APHIS continues to recruit, dispatches some officers to UK
posted May 1, 2001
Dr. Donald E. Hoenig, a Maine state veterinarian, near a disinfectant mat for vehicular traffic in the county of Cumbria, England. Dr. Hoenig was among the first US veterinarians to volunteer their assistance for the foot-and-mouth disease outbreak in the United Kingdom.
Stirred by their desire to ease suffering and put their skills to work solving a crisis, 120 veterinarians have responded so far to the USDA-APHIS' call to register as Emergency Eradication veterinary medical officers.
Their mission—to be ready for activation if the United States encounters a foreign animal disease threat.
In such an emergency, APHIS would first deploy staff from its Regional Emergency Animal Disease Eradication Organization to ensure that necessary actions were being taken. But a large outbreak would require temporary reinforcements.
The Emergency Eradication VMOs would supplement permanent and READEO employees of APHIS for 30 days, with the possibility of a 30-day extension.
In the three months since APHIS issued its call for volunteers, about 200 veterinarians have requested information. Dr. Ty Vannieuwenhoven, a senior staff veterinarian with APHIS Veterinary Services, Emergency Programs, said the veterinarians who apply and qualify are being added to an ongoing roster. Once the program is firmly established and the UK emergency is over, the agency will offer members of the program exportable animal disease training.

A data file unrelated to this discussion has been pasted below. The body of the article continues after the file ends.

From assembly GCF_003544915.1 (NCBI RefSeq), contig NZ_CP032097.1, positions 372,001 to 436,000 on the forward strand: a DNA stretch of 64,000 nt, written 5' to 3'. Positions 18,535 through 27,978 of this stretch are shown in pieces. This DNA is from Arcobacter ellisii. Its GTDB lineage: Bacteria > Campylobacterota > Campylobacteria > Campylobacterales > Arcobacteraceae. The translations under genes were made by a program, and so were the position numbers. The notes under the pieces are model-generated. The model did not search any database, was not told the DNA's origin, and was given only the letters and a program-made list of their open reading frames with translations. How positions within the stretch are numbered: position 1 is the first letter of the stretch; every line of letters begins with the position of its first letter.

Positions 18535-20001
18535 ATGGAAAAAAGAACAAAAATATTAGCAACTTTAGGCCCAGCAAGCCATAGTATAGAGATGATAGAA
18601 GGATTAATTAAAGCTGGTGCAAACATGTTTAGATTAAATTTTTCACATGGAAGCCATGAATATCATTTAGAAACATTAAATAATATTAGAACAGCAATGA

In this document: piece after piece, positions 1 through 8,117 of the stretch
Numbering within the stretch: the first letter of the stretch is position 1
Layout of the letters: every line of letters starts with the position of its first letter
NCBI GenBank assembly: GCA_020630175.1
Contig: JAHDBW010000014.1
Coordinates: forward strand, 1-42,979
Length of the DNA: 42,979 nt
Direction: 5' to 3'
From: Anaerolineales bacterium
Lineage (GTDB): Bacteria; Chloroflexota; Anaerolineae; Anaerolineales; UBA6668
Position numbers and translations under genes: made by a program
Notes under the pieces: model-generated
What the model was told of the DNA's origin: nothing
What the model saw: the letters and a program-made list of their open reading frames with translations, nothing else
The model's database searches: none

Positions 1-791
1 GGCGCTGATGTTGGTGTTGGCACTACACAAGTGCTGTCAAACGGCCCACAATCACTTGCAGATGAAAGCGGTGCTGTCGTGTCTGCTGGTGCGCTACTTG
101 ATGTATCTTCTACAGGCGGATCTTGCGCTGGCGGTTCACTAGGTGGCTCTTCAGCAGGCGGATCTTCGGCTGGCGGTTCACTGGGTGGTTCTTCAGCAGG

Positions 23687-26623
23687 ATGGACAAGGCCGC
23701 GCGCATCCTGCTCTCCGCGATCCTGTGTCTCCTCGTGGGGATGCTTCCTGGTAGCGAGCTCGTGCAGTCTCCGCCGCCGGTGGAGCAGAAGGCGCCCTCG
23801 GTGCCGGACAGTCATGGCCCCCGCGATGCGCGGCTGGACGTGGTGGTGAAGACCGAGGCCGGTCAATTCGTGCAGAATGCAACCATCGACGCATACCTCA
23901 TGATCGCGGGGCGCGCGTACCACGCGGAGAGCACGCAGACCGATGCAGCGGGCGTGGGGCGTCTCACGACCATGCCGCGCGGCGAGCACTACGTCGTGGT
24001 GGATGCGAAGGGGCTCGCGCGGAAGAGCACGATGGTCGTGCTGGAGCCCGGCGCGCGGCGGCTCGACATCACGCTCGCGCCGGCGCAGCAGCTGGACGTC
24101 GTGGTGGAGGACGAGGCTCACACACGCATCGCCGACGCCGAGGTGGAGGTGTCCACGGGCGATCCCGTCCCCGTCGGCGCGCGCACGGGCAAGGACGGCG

An interesting development subsequent to APHIS announcing the program in January has been the agency's decision to deploy some of the Emergency Eradication VMOs to the United Kingdom to respond to the foot-and-mouth disease outbreak.
It's a symbiotic exchange. Much-needed veterinary resources are channeled to the UK, and the VMOs return equipped with experience that strengthens US readiness to combat whatever foreign disease might be introduced.
Up to now the USDA has been dispatching a combination of state and federal employees. The federal employees have been from three USDA agencies: APHIS, the Agricultural Research Service, and the Food Safety and Inspection Service.
"We've just opened the opportunity for individual veterinarians to support the FMD response in the UK," Dr. Vannieuwenhoven said, "through the Emergency Eradication VMO program. The USDA is now sending 15 veterinarians a week for 30-day periods, so there will be a stream of 60 US veterinarians there continuously."
The first Emergency Eradication VMO was called to action right here at home, at APHIS' Emergency Operations Center (EMOC) in Riverdale, Md. He is Dr. Jacob Casper of Baltimore. Dr. Casper has been helping process applications to hire veterinarians from the roster for service in the UK.
On April 11, APHIS sent its first team of 15 Emergency Eradication VMOs to the UK. Officers first travel to their respective federal area offices for briefing, then onto London. There they are met by officials from the British Ministry of Agriculture, Fisheries, and Food for a three-hour briefing and an informational exchange with VMOs returning to the States that week. Then it's on to their work location.
JAVMA caught up with two members of the first team, Drs. James Leahy and Doris Olander, before they left. Both had applied after reading the Jan 1, 2001 JAVMA News announcement, and each was surprised and intrigued by the unexpected opportunity to help in the UK.
Dr. Leahy said, "Everybody's circumstances are different, and they must decide on that basis whether they can spare the time. My associate is supportive and said I should go ahead and do it."